Who controls the distribution of inheritance?

2 answers | Last updated: Jul 13, 2017
Amarlo asked...

When a person dies and they have left an appointed attorney and executor, who monitors the distribution of money and does the rest of the family have a right to know exact details of the finances when things don't look right? For example the attorney was only paid $3000 for a year's work and the executor, according to the paper we were given, took nothing for their services (this person has always been money hungry). The Probate Court states they have nothing to do with controlling what was in the estate account and where the money goes.

Expert Answers

Barbara Repa, a Caring.com senior editor, is an attorney, a journalist specializing in aging issues, and the author of Your Rights in the Workplace (Nolo), now in its 10th edition.

The executor named in a will is the one responsible for gathering and managing a deceased person's property, then distributing it as the will directs. While Probate Courts do not control individual estates or how property is distributed, they usually are the courts that hear and decide claims that an executor has abused power or mishandled probate property.

The numbers you mention are not alarming in themselves. Attorneys generally do not have an onerous amount of work to do in helping to wind up a simple estate, so a fee of $3,000 may be spot on for the work performed. And executors, especially if they are related to the deceased or were close friends, often agree to serve free of charge.

But if you have strong suspicions that some wrongdoing has taken place, you need to find out whether you are entitled to act"”and then decide whether to take action.

A preliminary step may be to do a little legwork. In most states, executors are required to file an inventory of property the deceased owned at death, any appraisals valuing that property, and a list of creditors' claims"”usually within 90 days or so after being appointed. That cursory accounting is usually a public document, so you should be able to see the information at the local probate court.

If this is the very documentation that you claim looks suspicious, then your next move may be to do a bit of legal research into the specifics of your state's law. Start with a search of the state name and "probate" and "executor ”and read the particulars of the law spelling out the executor's duties and who can contest alleged wrongdoing. . In many states, for example, only the people who would be legally entitled to take property from the deceased can file a claim. A warning here: Don't get sucked into any individual lawyer's website at this point; stick to finding out the law.

If you are entitled to know and remain convinced that there was wrongdoing, the actions you can take may range from demanding a formal accounting to asking that the executor be removed to requiring him or her to repay squandered funds. Realistically, you would likely need to hire an attorney for help with any of these steps, which will take time and money. So it is worthwhile to be sure your hunch of wrongdoing is on solid ground before you hire legal help.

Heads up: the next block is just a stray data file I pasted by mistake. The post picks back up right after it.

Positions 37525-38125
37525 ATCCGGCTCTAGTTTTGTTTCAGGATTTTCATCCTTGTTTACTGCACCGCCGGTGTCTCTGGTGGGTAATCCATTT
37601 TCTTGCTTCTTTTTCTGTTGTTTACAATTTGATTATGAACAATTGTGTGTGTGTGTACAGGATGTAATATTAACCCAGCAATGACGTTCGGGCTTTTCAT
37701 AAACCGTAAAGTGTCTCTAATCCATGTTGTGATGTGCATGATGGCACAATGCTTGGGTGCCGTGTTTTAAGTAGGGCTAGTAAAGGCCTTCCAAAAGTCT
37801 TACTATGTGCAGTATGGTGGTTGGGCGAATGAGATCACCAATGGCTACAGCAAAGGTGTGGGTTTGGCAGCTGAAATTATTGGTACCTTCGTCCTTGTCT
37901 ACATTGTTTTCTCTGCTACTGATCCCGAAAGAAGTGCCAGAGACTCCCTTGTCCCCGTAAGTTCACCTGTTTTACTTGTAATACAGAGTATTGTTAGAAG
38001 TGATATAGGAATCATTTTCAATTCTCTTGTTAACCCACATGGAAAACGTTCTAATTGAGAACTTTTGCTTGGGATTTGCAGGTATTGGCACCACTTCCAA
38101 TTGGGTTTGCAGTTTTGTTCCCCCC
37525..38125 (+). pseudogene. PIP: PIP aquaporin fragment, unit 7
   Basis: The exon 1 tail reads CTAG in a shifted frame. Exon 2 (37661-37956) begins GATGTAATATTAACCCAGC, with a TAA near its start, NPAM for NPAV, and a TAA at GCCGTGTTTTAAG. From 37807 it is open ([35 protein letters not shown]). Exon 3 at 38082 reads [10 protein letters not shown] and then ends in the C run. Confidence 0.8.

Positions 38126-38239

Community Answers

Geo2015 answered...

Since the person responsible for gathering and managing a decedent’s property, and distributing monies to heirs, and so on, is the executor – we really need to have confidence in that executor. And that isn’t always the case. Miss Repa is certainly right… if we who are involved in an estate feel there is any wrong-doing or incompetence with an executor we need to talk to a good lawyer and move on from there.

The problem I have with so many executors, is that 99% of them have absolutely no experience with estates or inheritances or trusts or heirs or whatever… it always amazes me that there is enough mistrust about executors from so many heirs and often so much squabbling among siblings, that many heirs decide to get their own estate attorney to protect their inheritance and to give themselves more belief and trust in the inheritance and probate estate process.

And if heirs don’t have enough savings or income to hire their own lawyer… they frequently get a probate advance or an inheritance cash advance – a loan on their inheritance, and apply for fast probate cash and borrow money against inheritance with a trust fund loan or trust fund cash advance, an inheritance advance, probate advance, or probate loan… and generally will spend a day or two researching all kinds of estate loans or inheritance cash advances, estate advances, probate loans, large and small trust advances, inheritance loans and probate real estate loans – and then will apply for an inheritance advance or probate loan, probate cash advance or probate loan from one of the better known inheritance cash advance companies, or trust & inheritance loan companies that provide loans on inheritance – inheritance loan advances, probate cash advance funds and inheritance loans in advance from established inheritance loan companies such as www.heiradvance.com; or www.inheritanceadvance.com or maybe www.inheritancenow.com. Probate loans and probate advance providers that have been making inheritance cash advance funds available to heirs and beneficiaries for years. This type of probate cash or inheritance money isn’t going to convince people to trust an incompetent executor, and it won’t solve problems with other heirs or create trust with a shady lawyer… but it certainly will gives heirs a much brighter sense of things in general, and surely lowers any stress levels. And if you ask me, that’s worth the price of admission right there.